WANTED: traditional university experience

For the majority of my ten million semesters as an Missouri Southern student, I lived on or near campus. General consensus finds Chart readers agreeing that living within a short walking distance from campus is easier, more economic, and more enjoyable.

Housing opportunities near campus are lacking. But housing isn’t the only issue.

There are no locally-owned restaurants, cafes, or businesses to give our university the aesthetic college experience we want and need.

I’m from Lamar, MO, thirty-five miles north of Southern. With the obligatory ignorance of the legal speed limit, it takes about forty minutes to walk out the front door, make the commute, and walk to class. But since I moved to Joplin, I can walk to class and my job in less than five minutes.

Before, I spent $140.00 each month on gas, driving to Joplin three days a week. Now I can trek the five-minutes to class on a bowl of cereal and a cup of coffee, for nothing.

Of course, the cost of commuting is outweighed by the cost of living, and housing in general took a hit after the tornado.

Before May 22, however, the housing and entertainment options near the Newman and Duquesne intersection were all but non-existent.

The closest restaurants are not comfortably accessed on foot. Southern is in the boonies. Come on. Demand a college experience from the Board of Governors, not a new stadium for an ever-losing football team.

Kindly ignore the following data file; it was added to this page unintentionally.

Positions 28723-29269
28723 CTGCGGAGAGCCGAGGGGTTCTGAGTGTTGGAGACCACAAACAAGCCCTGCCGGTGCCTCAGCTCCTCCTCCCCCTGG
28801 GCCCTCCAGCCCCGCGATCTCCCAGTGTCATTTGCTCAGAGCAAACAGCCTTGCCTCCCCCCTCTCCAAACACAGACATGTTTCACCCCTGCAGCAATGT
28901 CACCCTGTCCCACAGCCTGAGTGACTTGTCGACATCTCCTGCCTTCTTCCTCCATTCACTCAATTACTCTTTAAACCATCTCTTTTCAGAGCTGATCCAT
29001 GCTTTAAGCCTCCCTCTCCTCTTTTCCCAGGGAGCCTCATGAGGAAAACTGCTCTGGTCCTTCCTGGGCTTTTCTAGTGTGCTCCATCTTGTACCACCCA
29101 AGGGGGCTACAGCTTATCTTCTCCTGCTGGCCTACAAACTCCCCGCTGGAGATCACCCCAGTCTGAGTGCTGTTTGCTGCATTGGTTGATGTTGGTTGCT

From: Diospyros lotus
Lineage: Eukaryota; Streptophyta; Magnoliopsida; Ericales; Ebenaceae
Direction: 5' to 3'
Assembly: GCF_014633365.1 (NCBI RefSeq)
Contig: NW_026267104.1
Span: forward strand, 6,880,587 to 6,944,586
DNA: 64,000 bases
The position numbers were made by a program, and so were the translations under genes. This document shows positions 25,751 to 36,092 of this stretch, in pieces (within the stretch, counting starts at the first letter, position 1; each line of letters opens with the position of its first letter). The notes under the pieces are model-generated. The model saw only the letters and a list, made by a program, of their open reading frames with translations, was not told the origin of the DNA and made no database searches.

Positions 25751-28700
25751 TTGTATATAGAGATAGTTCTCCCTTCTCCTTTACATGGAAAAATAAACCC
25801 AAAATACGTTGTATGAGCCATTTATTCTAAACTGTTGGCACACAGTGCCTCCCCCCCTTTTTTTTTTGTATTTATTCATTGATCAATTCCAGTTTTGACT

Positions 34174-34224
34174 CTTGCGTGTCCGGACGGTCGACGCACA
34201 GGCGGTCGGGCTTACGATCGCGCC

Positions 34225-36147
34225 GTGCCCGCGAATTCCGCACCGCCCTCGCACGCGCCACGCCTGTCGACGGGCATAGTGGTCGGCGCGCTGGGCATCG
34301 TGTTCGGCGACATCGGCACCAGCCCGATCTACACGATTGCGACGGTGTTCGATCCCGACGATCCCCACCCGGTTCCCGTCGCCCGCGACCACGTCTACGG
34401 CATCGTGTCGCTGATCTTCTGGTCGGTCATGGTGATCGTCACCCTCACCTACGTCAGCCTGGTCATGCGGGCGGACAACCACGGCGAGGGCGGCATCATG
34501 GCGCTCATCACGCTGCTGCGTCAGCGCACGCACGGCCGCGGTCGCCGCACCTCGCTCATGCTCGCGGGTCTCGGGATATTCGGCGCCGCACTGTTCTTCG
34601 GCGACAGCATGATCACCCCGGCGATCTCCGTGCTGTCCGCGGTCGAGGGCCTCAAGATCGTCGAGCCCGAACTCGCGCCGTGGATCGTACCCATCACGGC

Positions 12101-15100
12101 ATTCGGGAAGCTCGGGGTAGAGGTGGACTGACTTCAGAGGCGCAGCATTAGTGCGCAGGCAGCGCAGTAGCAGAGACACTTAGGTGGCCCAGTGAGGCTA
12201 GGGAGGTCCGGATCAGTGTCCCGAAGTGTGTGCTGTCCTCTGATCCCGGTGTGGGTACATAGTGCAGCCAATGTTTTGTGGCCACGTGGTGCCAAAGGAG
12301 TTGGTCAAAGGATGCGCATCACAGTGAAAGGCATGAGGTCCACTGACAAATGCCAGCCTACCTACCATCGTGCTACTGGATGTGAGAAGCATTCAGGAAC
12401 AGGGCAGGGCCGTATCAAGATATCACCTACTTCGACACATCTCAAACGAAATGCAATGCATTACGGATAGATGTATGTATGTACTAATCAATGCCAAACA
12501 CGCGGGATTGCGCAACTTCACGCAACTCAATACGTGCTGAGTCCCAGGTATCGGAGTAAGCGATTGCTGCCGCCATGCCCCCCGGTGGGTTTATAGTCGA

From the road, Missouri Southern has a dry and official tone. There is nothing personable or enticing in its appearance.

Actually, it can feel somewhat like a prison once you’re on the premises, having to drive elsewhere for any manner of enjoyment.

Most schools this size have restaurants and housing right next door. Why not Southern?

The land opposite Duquesne Road from East Hall lay fallow, likely destined to be a parking lot. But I prefer a chic coffee shop and a cool pizzeria in which I can guzzle a beer between classes. The lack of options in reference to housing is borderline puritanical.

The deficiency of access to culture and entertainment strains the Campus Activities Board, lowers retention, and increases the odds that Southern students will seek thrills through risky behavior (or not attend at all).

I know. I’m a student, not an uber-educated member of this school’s administration. But my advice to administrators is to let students live a little.

We’re cloistered mews, trapped in our mid-western shells. Coax us into the world by giving it to us. Don’t just teach us about it.

Give us culture, not football. Give us something new, something different. Give us experience.